Territory Stories

Questions Day 5 - Wednesday 24 February 2010



Questions Day 5 - Wednesday 24 February 2010

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Parliamentary Record 11


Questions for 11th Assembly 2008 - 2012; ParliamentNT; Parliamentary Record; 11th Assembly 2008 - 2012




Made available by the Legislative Assembly of the Northern Territory





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Legislative Assembly of the Northern Territory

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Attribution International 4.0 (CC BY 4.0)

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Legislative Assembly of the Northern Territory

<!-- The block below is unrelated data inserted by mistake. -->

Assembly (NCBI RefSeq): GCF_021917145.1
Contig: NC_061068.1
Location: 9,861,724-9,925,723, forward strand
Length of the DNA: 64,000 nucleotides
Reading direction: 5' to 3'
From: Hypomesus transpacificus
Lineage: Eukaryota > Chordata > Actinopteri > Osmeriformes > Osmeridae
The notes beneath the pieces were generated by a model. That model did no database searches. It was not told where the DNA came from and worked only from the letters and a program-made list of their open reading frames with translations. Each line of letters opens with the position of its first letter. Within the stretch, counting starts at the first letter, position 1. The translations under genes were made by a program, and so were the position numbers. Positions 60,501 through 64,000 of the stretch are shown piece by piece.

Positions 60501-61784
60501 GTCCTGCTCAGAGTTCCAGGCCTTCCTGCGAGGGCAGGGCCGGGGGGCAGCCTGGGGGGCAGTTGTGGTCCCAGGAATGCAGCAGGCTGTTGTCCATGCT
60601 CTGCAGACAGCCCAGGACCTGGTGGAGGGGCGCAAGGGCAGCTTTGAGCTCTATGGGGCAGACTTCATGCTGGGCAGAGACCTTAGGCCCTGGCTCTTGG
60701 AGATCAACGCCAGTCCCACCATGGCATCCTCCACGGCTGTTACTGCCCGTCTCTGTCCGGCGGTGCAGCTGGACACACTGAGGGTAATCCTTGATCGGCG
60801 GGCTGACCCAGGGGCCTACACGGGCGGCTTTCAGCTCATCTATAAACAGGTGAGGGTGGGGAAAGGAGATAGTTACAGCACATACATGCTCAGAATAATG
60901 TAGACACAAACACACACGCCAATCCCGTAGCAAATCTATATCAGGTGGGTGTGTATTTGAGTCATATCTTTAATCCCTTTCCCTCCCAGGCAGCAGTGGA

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QUESTIONS - Wednesday 24 February 2010 644 Madam SPEAKER: Order, order! Honourable members! Minister, you have the call. Ms McCARTHY: It is this government which is working hard for the people of the Northern Territory in our remote regions, as well as our towns and cities. It is this government which dares to break through into an area unknown, and nowhere near followed by the opposition in their time in government, to ensure the bureaucracy could deliver for the remote regions and all people in the Northern Territory. It is this government, through our A Working Future policy, our vision for the growth towns, our vision for 2030, that says we are a government which is there for every single Territorian - not just the ones in the cities, not just the ones in the towns; we are a government which cares for every single Territorian across the Northern Territory. Frances Bay Drive Bicycle Path Mr WOOD to MINISTER for TRANSPORT The nearby Frances Bay Drive bicycle path was completed before Christmas and, since then, sections of it have been dug up again. Who designed the bicycle path? What were the reasons for the bicycle path being constructed? Who will pay for the cost of new works? Who approved the design in the first place? ANSWER Madam Speaker, I thank the member for Nelson for the question and his interest in cycle paths, which the Henderson government is delivering across the Territory. As a matter of fact, $1.5m this year has been committed, and $200 000 in minor new works each year. The member for Nelson is right - as usual. Unfortunately, sections of the new Frances Bay cycle path had to be reconstructed. I was walking there recently and had a look at that work. Repair works were required because of the damage caused by trucks which had driven over the path and cracked it. To prevent future vehicle access, steel hoop bollards have been put in place adjacent to the Fishermans Wharf access road. Some issues have also arisen with cyclists related to culverts opposite the Duck Pond where the path took a chicane, or an S-bend. Additional work has been carried out to replace these areas of the path with smoother lines. The contract to construct the Frances Bay bike path included a simple design, but we were not happy with the finished product. The reconstruction costs have been shared between the Northern Territory government and the contractor, and the works are expected to be finished this month. Renal Health Care - Expansion of Services Ms SCRYMGOUR to MINISTER for HEALTH Since 2001, this Labor government has invested significant additional money into expanding services available for those suffering kidney disease and renal failure in the Territory. Can you provide information to the House on the outcomes of this investment? ANSWER Madam Speaker, I thank the member for her question. It is very important, especially since the majority of the people who suffer from renal disease are Indigenous Territorians. In 2009-10, we will invest over $25m for renal dialysis services. In 2004, we invested $12.2m and, in 2007, we put in an extra $24m. As a result of this investment, we have eight-station dialysis units in Tennant Creek, eight stations in Palmerston, an increase from two stations to six in Katherine, and eight stations of established acute dialysis facilities in Alice Springs Hospital plus a 15 bed renal ward. We established a home and community-based haemodialysis unit, something the CLP said they would never do; it would never happen. Member for Macdonnell, you will be very interested to know much of this health care of haemodialysis has been established in Indigenous communities, such as Umbakumba and Angurugu at Groote Eylandt, in Elcho Island, Gove District Hospital, Yirrkala, Maningrida, Milingimbi, Ramingining, Kalkarindji, Borroloola, Ngukurr, Santa Teresa, Ali Curung, Ti Tree, Mt Liebig and Amoonguna and we are actually going to put some in Lake Nash, Oenpelli and Barunga. There is recurrent funding for seven Public Health Nurses to support community management of people with chronic kidney disease. We are funding a 12-station facility in Gap Road in Alice Springs to open in May 2010. We will increase the Tennant Creek renal dialysis service from eight stations to 16 stations; and increase the service for renal dialysis in Alice Springs to seven days a week. As I said before, I do not want people to come from the communities and sleep rough, on the roads or in the river bed in Alice Springs and, as a result, we are now leasing the Anglicare lodge for up to 35 renal patients. These are real outcomes, but cannot be achieved unless we put in the investment. The life expectancy of people with renal problems in the Territory now is the same as anywhere in Australia. Before, the mortality rate was 66% above the Australian average for people with renal problems. We have done well, and I am very proud, because the people who benefit

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